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Live Reporting

All times stated are UK

  1. Thanks for joining us

    That's the end of our live updates for today and for this week. We'll be back on Friday at 09:00 to bring you the latest on the coronavirus and its impact on our region.

    Thanks for joining us and if you want to get in touch with us, please email us

    In the meantime, you can find further information and updates about the coronavirus crisis here.

    And you could also join Manchester's airport and Royal Exchange Theatre, Cheshire West and Chester Council and many others across the region in showing your appreciation for NHS and caring staff with a round of applause at 20:00.

    View more on twitter
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    View more on twitter

    In case you have not heard about the idea, here's Annemarie Plas, who came up with it, to explain.

    Video content

    Video caption: Coronavirus: 'Clap for Carers' creator on her viral challenge
  2. Fire boss 'astonished' at moorland barbecues

    A fire service boss said he is "astonished" by large groups gathering for barbecues on the moors amid the coronavirus outbreak.

    Saddleworth fire

    Greater Manchester Fire and Rescue Service said people were meeting to cook food despite a ban on moorland barbecues after huge fires in 2018.

    It also flouts the government's instructions on social distancing.

    Fire station manager Dave Swallow said their actions were "dangerous" and urged people to stick to the rules, adding:

    Quote Message: It's just amazing how many people don't seem to be getting the importance of the social distancing guidelines.
    Quote Message: It's astonishing when you to throw in the fact that people are taking disposable barbecues out there and cooking.
  3. Liverpool pub 'stayed open after lockdown order'

    A pub which "put lives at risk" by ignoring government orders to close its doors has been served with a prohibition order.

    The Orient

    Liverpool City Council said it had a tip off that the Orient in Speke, Merseyside, had opened at the weekend.

    The pub, in Eastern Avenue, was served with a notice on Wednesday warning it to cease trading or face losing its licence permanently.

    Premises opening illegally were "acting irresponsibly", the council said.

    City manager Kevin Johnson said the Orient was the first pub in the city to be given such an order since Prime Minister Boris Johnson told all pubs and restaurants to close last week.

  4. All football below National League to end

    BBC Sport

    All football in England below the three divisions that make up the National League will end immediately and all results will be expunged.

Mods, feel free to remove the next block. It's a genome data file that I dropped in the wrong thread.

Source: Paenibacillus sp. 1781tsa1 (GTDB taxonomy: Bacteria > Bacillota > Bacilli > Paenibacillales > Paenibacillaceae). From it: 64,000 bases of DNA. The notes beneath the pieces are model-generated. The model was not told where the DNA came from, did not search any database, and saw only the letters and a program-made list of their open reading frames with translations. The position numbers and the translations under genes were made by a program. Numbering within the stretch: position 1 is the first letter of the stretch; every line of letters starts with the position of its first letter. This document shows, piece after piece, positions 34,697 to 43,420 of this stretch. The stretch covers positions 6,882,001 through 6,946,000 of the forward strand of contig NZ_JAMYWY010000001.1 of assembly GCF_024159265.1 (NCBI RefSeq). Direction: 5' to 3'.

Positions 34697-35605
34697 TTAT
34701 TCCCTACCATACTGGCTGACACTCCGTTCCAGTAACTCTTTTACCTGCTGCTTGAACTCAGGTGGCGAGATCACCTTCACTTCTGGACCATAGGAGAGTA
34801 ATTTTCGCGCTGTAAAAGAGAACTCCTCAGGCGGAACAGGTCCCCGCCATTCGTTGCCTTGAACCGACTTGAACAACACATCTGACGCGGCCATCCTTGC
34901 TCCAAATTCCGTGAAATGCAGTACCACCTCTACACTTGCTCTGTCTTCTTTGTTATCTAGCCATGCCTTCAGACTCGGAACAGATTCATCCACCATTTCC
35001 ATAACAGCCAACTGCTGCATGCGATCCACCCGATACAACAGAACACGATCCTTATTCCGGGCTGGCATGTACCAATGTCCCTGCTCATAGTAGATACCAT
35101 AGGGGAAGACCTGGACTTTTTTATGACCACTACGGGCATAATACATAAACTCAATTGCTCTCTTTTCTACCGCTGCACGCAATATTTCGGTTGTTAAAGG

Chester FC

    It means there will be no promotion or relegation in these leagues.

    The same will happen in the women's game below the Women's Super League and Championship level.

    However, the National League, National League North and South, WSL and Women's Championship will continue towards a conclusion "as quickly as possible".

    Asked about the decision on Twitter, Chester FC joint manager Anthony Johnson, whose team were seventh in the National League North, said it was a case of "investment and hard work down the drain".

    View more on twitter
  5. Theft of coffee 'disappointing in current climate'

    The theft of seven jars of coffee from a supermarket in St Helens "in the current climate... is disappointing", a police inspector has said.

    Bridge Street

    A 47-year-old man was stopped by officers on Bridge Street in the town earlier after trying to sell a jar to a passer-by.

    He was found to have seven jars in a carrier bag and was arrested on suspicion of theft.

    CCTV footage from a supermarket nearby showed a 40-year-old woman was also present when the jars were taken. As a result, she was then arrested at her home.

    Insp Neil Burkett said:

    Quote Message: In the current climate where people are struggling to get the necessities they need, it is disappointing that some people choose to steal food products.
    Quote Message: We want everyone to know that our officers are out on the street to deter this type of crime and support the shop staff and business community who are providing a vital service.

    Merseyside Police said the man was given a conditional caution, while the woman was charged and bailed.

  6. Domestic abuse services still available

    Domestic abuse support services are still available for people as we are all told to stay at home, Sefton Council said.

    A spokesman said people who are victims of domestic abuse - such as violence or coercive and controlling behaviour - may be particular worried, but support was still available by telephone, text message or online services.

    For more details and contact numbers, visit Sefton Council's Domestic Abuse Support webpage.

    The spokesman added:

    Quote Message: You are not alone and you don’t have to suffer in silence.
    Quote Message: We are always here to offer help and support to anyone who needs it.
  7. Student anger over unoccupied accommodation charges

    Local Democracy Reporting Service

    A group of students at Liverpool John Moores University are angry after being told they will have to continue paying rent for flats they no longer live in, due to the coronavirus outbreak.

    The Arch